# On reusability (Part 2) ...Misconceptions

```
/**
* An interface defining a single method you want to reuse
*/
public interface MathOperation
{
public double op(double number);
}
/**
* All available operators
*/
public class MathOperations
{
/*
* In an OO world an Object is a first class citizen.
* To have an object you need a class
*/
private static final class Multiplication implements MathOperation
{
private final double multiplier;
private Multiplication(double multiplier)
{
this.multiplier = multiplier;
}
public double op(double number){
return number * this.multiplier;
}
}
private static final class Addition implements MathOperation
{
private final double amount;
private Addition(double amount)
{
this.amount = amount;
}
public double op(double number){
return number + this.amount;
}
}
/*
* Reusable! operations
*/
public static final MathOperation MULTIPLY_BY_2 =
new Multiplication(2);
public static final MathOperation MULTIPLY_BY_PI =
new Multiplication(Math.PI);
public static Addition addition(double amount){
return new Addition(amount);
}
public static MathOperation multiplication(double multiplier) {
return new Multiplication(multiplier);
}
}
/**
* All available formulas for your perusal
*/
public class Formulas
{
public static final Formula AREA_OF_CIRCLE = Formula.newFormula(
MathOperations.MULTIPLY_BY_2,
MathOperations.MULTIPLY_BY_PI
);
}
/**
* Describes a list of operations
*/
public final class Formula
{
/**
* Create a new formula which applies the operators in the order
* specified
*
* @param operators the operators to apply in sequence
* @return a new formula for the spcified operators
* @see MathOperations
*/
public static final Formula newFormula(MathOperation... operators){
return new Formula( Lists.newArrayList(operators) );
}
private final List<MathOperation> operations;
private Formula(List<MathOperation> operators)
{
this.operations = operators;
}
public double apply(double number)
{
for (MathOperation operation : this.operations){
number = operation.op(number);
}
return number;
}
}
/**
* Code that is fun to use
*/
public class FormulaTest
{
@Test
public void areaOfCircle() throws Exception
{
double r = 1;
Assert.assertEquals(
2 * Math.PI,
Formulas.AREA_OF_CIRCLE.apply(r));
}
@Test
public void formula() throws Exception
{
int n = 9;
Formula formula =
Formula.newFormula(
MathOperations.addition(1),
MathOperations.multiplication(n),
MathOperations.division(2)
);
Assert.assertEquals(45.0, formula.apply(n));
}
@Test
public void areaOfTriangle() throws Exception
{
int base = 10;
int height = 10;
Formula areaOfTriangle =
Formula.newFormula(
MathOperations.multiplication(height),
MathOperations.division(2)
);
Assert.assertEquals(50.0, areaOfTriangle.apply(base));
}
}
```

Methods aren’t reusable. Objects are.

```
public static final MathOperation MULTIPLY_BY_2 =
new Multiplication(2);
public static final MathOperation MULTIPLY_BY_PI =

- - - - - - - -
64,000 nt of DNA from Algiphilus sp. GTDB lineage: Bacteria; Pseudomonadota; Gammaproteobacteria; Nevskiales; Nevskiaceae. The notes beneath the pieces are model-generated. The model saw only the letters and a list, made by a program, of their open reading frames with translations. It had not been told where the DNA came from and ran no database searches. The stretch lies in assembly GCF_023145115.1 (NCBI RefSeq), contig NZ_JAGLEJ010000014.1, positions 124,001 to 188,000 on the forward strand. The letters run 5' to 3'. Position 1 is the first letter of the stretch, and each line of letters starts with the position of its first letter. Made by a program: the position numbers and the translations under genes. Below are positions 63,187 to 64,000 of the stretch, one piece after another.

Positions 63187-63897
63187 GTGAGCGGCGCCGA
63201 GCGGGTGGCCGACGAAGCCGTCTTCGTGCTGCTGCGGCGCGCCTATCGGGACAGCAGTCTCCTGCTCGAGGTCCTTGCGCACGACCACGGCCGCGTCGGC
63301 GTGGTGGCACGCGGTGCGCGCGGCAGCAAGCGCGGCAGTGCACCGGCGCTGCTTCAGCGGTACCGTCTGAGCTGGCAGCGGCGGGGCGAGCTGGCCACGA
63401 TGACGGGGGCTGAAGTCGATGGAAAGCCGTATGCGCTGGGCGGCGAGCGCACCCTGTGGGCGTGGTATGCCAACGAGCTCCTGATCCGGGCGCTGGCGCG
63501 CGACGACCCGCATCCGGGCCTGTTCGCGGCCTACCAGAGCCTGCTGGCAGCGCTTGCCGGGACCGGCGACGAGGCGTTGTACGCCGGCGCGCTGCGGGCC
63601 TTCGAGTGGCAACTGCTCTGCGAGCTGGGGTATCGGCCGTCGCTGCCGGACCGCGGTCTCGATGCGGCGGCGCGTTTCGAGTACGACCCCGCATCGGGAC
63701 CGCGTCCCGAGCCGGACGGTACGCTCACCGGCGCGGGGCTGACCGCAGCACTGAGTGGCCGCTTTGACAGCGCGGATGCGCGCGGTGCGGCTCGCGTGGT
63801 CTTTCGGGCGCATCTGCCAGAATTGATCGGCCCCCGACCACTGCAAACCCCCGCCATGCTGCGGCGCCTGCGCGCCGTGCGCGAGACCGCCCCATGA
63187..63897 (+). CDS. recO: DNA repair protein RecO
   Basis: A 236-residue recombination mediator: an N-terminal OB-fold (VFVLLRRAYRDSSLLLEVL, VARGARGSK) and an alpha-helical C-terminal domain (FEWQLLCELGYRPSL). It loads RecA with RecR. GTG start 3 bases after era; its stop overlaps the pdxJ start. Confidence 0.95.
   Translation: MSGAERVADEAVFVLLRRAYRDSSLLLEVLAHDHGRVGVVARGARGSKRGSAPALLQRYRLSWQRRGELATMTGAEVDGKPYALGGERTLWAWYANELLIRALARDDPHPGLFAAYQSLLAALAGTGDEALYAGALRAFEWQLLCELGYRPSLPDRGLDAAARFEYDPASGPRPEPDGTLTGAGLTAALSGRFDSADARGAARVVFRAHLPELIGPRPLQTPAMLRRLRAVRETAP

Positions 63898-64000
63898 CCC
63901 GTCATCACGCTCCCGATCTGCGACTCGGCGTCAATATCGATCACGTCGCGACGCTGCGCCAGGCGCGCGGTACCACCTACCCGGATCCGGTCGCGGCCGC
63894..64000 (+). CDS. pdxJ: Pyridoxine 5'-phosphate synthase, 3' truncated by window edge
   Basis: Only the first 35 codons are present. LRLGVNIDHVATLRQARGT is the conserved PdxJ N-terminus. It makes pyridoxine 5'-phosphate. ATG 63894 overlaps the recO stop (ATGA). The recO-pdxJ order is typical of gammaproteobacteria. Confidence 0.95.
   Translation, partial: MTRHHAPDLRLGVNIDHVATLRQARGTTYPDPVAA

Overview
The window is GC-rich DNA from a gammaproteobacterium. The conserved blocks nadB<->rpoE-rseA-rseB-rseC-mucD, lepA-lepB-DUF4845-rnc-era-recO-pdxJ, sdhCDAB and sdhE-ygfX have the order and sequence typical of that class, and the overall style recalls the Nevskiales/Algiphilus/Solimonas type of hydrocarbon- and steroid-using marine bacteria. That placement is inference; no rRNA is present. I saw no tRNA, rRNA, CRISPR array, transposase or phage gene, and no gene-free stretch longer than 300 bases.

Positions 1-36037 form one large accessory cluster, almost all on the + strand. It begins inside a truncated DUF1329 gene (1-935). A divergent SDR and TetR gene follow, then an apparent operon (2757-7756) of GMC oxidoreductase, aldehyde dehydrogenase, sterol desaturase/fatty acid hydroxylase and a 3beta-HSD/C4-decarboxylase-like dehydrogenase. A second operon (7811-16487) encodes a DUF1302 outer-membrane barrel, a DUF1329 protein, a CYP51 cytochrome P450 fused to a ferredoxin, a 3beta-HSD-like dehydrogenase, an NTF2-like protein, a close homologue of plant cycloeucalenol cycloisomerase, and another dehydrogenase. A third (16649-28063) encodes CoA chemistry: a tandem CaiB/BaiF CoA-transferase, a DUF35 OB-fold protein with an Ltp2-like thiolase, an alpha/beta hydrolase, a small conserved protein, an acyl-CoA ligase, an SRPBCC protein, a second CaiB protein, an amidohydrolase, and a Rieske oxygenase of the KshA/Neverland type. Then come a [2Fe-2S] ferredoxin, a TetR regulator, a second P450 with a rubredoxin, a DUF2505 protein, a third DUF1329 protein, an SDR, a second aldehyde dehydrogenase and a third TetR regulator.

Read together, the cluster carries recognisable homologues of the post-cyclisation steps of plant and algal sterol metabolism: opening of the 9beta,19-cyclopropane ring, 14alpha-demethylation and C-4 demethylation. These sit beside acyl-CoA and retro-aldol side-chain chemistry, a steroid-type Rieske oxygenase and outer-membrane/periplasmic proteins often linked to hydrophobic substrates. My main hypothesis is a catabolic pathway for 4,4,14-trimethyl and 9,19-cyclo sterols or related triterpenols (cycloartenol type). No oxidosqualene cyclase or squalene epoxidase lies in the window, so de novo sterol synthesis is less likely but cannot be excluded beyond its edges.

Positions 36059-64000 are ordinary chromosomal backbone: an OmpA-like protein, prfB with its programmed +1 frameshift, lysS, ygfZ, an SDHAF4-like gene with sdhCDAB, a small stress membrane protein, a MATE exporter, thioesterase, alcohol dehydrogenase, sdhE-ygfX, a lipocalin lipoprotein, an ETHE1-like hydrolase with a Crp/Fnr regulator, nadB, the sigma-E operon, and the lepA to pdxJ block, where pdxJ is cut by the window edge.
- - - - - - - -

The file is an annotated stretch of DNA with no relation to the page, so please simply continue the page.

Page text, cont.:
new Multiplication(Math.PI);
```

Notice how

```
public double multiplyBy(double number, double multiplier){
return number * multiplier;
}
```

turned into a class

```
public final class Multiplication
{
private final double multiplier;
public Multiplication(double multiplier)
{
this.multiplier = multiplier;
}
public double multiply(double number){
return number * this.multiplier;
}
}
```

At first you might gasp that a single method has turned into a class. Misko Hevery actually has something to say about this

Recently I got an email from someone pointing out that doing proper Single Responsibility Principle, often resulted in classes which had exactly one method. Odd? Well, actually, it is a function in disguise.

There isn’t such a thing as a class that does too little. If there is a reason for a class to exist it will manifest in your code whether you choose to ignore it or not. Worse it won’t stay hidden but will plague the design of the rest of your code.

Classes not only aid in your design but also sed light on the problem domain you are currently trying to solve. They allow you to see further. If you don’t have classes, you can’t think of relationships.

Adding methods, whether static or not, keep your code from evolving. They are not extensible since you need to add a new one every time and don’t allow your code to be treated uniformly creating unnecessary complexity which could have been avoided otherwise.

```
for (MathOperation operation : this.operations){
number = operation.op(number);
}
```

So the next time you are tempted to add a new method, stop. Think whether it really makes sense or is a mere illusion to feed your appetite for code.

*Notice how you can easily introduce more Operations effectively extending Formula through composition*

**Disclaimer**
This might look like a trivial example that rarely applies in a real life scenario. In my experience this is not the case. Think of bytes and sockets, sql and jdbc connections, queries and services, http requests and clients, messages and message dispatchers.